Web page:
Time travel may be possible but won't be economical

October 8, 2007

Marty McFly sped his souped up DeLoren into his parent’s past in Back to the Future, but whether we will ever make the journey to our ancestors time is as much an economic issue as one of science, according to a physics expert at The Australian National University.

Dr Craig Savage, who lectures in relativity and quantum mechanics, argued in a public lecture today that, based on the laws of logic and physics, even if characters like McFly could in principle turn up in our present, the cost of developing, building and running a time machine would be so great that time travel remains an unlikely prospect.

“Even if time travel turned out to be possible there would still be an economic problem. The expense of space travel runs into billions of dollars, but you would have to add many zeroes to that before you were even close to the cost of time travel,” Dr Savage said.

“If time travel is possible, it is only likely to happen in the realm of quantum physics. In fact some argue that some aspects of quantum physics almost demand time travel.”

His lecture, organised by ANU student group The Black Hole Society, will outline what makes time travel a logical and physical possibility, but why no one has met Marty McFly or his time travelling friends yet.

“Future human beings who might be able to muster the resources for time travel would probably be so advanced as to be virtually unrecognisable to those living now. This kind of question takes science to the limits” he said.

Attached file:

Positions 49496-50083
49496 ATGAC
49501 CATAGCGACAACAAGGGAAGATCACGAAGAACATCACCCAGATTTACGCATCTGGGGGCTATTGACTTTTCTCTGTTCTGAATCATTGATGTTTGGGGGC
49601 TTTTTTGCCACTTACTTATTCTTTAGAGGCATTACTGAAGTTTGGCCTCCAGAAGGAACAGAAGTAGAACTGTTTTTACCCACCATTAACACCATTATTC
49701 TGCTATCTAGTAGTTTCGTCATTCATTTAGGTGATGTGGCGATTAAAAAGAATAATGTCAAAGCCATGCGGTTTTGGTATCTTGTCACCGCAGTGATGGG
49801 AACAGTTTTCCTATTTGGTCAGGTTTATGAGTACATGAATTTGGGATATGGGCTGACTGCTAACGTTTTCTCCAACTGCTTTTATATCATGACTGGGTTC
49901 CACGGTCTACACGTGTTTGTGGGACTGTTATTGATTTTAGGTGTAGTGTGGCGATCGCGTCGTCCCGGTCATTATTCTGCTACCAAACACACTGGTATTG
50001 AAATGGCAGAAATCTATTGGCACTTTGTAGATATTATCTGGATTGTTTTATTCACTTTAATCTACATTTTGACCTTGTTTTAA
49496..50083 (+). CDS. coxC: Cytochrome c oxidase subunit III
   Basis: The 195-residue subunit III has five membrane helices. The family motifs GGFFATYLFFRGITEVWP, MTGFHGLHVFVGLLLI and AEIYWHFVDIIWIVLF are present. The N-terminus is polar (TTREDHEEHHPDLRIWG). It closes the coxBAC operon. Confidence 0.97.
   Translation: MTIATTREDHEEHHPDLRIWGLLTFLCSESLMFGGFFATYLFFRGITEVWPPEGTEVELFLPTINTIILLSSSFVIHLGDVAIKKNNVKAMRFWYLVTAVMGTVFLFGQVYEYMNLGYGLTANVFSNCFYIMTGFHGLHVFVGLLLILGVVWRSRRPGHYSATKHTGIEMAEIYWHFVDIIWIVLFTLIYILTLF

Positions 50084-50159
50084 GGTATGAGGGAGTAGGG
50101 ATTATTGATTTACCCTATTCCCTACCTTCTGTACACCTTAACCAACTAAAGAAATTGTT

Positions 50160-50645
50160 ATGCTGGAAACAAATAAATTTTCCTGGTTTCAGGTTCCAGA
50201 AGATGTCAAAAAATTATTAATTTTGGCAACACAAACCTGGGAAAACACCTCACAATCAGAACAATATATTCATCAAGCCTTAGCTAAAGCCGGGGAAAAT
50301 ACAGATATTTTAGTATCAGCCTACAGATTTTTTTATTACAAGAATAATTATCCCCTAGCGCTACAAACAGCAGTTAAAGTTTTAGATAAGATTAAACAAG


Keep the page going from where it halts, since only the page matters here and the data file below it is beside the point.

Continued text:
Source: Australian National University

Explore further: How Einstein's general theory of relativity killed off common-sense physics

Related Stories

Recommended for you

Test racetrack dipole magnet produces record 16 tesla field

November 30, 2015

A new world record has been broken by the CERN magnet group when their racetrack test magnet produced a 16.2 tesla (16.2T) peak field – nearly twice that produced by the current LHC dipoles and the highest ever for a dipole ...

Turbulence in bacterial cultures

November 30, 2015

Turbulent flows surround us, from complex cloud formations to rapidly flowing rivers. Populations of motile bacteria in liquid media can also exhibit patterns of collective motion that resemble turbulent flows, provided the ...

CERN collides heavy nuclei at new record high energy

November 25, 2015

The world's most powerful accelerator, the 27 km long Large Hadron Collider (LHC) operating at CERN in Geneva established collisions between lead nuclei, this morning, at the highest energies ever. The LHC has been colliding ...

'Material universe' yields surprising new particle

November 25, 2015

An international team of researchers has predicted the existence of a new type of particle called the type-II Weyl fermion in metallic materials. When subjected to a magnetic field, the materials containing the particle act ...

1 comment

Adjust slider to filter visible comments by rank

Display comments: newest first

not rated yet Oct 09, 2007
So long and thanks for all the fish.

Please sign in to add a comment. Registration is free, and takes less than a minute. Read more

Click here to reset your password.
Sign in to get notified via email when new comments are made.